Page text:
Based on the global data-based model, virtual measurements which are better suited for the label optimization are simulated. This may also be realized in a tool in which a data-based model is queried at predefined measuring points. Now, these virtual measurement are no longer subject to measuring noise because repeated querying at the same location also results in the same measured value. Based on the model uncertainty, the particular measuring points having a large sigma are able to be culled from the requested virtual measuring points.
 FIG. 3 shows the use of a model for data-populating different vehicle variants. Experiment planning using a method of the DoE 50 takes place. Input variables (arrow 52) for test stand measurements 54 are ascertained by variation of influencing variables. The test stand measurements result in measured values that include measuring noise, by which (arrow 56) a global data-based model 58 is established. This global data-based model 58 is used for a first vehicle variant 60, a second vehicle variant 62, and a third vehicle variant 64. For the first vehicle variant 60, virtual measured values in a first operating range (arrow 66) are obtained, which are input into a tool 68 for optimizing the labels of the function. For the second vehicle variant 62, virtual measured values of a second operating range (arrow 70) are obtained accordingly, which are input into a tool 72 for optimizing the labels of the function. Finally, for the third vehicle variant 64, virtual measured values of a third operating range (arrow 74) come about, which are input into a corresponding tool 76 for optimizing the labels of the function.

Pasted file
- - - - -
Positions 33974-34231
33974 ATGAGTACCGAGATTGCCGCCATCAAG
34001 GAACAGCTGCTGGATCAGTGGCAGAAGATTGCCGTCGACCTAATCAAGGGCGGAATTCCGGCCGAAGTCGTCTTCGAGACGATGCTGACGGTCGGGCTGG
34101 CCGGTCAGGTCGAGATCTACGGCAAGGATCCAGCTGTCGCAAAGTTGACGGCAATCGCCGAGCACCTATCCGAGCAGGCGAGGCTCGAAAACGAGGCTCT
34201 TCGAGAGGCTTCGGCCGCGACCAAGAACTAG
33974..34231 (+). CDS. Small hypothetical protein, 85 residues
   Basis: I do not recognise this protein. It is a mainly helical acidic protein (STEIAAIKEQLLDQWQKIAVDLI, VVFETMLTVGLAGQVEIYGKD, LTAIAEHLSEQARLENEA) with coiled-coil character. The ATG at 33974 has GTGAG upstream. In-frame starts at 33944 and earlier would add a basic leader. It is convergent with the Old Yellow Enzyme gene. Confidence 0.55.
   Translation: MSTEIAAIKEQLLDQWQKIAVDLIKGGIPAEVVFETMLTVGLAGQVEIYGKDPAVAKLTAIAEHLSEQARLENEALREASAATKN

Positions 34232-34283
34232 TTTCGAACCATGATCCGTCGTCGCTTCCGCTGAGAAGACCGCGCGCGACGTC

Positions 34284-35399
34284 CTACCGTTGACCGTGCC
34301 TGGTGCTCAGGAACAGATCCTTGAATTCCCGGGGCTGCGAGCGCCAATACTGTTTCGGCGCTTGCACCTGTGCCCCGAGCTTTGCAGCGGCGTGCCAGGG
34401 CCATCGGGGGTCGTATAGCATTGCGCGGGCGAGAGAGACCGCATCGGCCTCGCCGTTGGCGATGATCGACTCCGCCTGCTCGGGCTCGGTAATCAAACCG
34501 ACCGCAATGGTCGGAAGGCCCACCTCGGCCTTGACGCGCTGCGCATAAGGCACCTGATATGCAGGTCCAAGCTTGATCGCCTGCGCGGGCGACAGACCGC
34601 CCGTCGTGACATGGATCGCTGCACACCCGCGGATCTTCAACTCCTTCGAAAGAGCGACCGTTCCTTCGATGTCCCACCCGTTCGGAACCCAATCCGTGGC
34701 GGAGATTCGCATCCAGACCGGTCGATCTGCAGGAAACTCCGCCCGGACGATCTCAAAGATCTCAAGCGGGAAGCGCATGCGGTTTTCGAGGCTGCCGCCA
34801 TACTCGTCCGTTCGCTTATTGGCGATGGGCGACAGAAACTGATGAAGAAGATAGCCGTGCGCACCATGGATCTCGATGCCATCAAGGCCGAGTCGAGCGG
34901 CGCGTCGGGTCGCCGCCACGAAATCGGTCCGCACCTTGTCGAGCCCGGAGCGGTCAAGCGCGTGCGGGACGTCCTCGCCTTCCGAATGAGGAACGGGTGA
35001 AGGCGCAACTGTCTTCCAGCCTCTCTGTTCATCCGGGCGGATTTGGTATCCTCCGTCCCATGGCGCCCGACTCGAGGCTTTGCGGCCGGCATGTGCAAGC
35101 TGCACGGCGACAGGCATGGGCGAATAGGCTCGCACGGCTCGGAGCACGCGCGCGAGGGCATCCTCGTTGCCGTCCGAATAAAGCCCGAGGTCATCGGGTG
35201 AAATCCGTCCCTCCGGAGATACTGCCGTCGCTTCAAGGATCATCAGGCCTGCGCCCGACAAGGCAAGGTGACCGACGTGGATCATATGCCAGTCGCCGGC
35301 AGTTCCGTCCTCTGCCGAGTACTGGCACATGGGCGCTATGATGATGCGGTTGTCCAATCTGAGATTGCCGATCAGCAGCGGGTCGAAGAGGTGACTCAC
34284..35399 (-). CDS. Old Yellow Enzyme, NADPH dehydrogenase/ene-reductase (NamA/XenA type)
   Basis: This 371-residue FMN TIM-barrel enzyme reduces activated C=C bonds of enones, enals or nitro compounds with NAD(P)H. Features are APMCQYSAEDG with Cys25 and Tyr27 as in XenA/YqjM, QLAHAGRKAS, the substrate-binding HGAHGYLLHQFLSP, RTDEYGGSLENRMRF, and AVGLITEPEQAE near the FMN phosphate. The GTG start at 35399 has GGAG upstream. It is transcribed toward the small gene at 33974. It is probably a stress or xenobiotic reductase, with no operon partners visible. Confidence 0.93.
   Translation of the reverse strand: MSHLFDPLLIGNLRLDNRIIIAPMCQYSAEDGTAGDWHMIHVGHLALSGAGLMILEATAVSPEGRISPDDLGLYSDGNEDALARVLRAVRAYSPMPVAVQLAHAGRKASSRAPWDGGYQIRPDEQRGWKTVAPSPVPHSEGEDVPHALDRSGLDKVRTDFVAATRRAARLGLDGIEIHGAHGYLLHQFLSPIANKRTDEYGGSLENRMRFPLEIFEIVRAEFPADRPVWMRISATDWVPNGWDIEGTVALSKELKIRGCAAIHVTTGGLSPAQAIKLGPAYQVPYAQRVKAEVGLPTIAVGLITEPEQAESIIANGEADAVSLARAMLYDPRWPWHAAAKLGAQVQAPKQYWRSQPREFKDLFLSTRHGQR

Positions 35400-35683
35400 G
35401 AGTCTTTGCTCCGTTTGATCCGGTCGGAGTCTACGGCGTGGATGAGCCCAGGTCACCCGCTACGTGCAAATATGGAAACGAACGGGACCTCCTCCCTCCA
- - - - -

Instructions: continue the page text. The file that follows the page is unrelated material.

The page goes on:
FIG. 3 therefore illustrates the use of a shared global data-based model 58 for populating control unit functions with data for different vehicle variants. It turns out that the measuring requirement on the test stand to cover the operating ranges of all vehicle variants increases only to a negligible extent.
 FIG. 4 illustrates the employed modeling method in the form of a graph, in which measuring locations or measuring points X are plotted on an abscissa 100, and the level of the measured values is plotted on an ordinate 102. Plotted on the graph are measured values or data 104, a polynomial 106 of the data, a sigma 108 of the data, a polynomial 110 of the sigma of the data, the Bayesian regression model 112 of the data, a sigma 114 of the Bayesian regression model, and a validity 116 of the Bayesian regression model.
 Ten measurements (at x=3, only 5 measurements) have been performed (data) at the four measuring points in FIG. 4. A simple polynomial model of the third order, whose coefficients were determined (polynomial of the data), was selected as model of the output variable. The variance of the measurement at the four measuring points was ascertained by repeat measurements (sigma of the data), and from these four values, a polynomial model of the third order (polynomial of sigma of the data) was then set up. It is obvious that the variance of the measured data on the left side is greater than in the center. On the right side the repeat measurement is quite precise.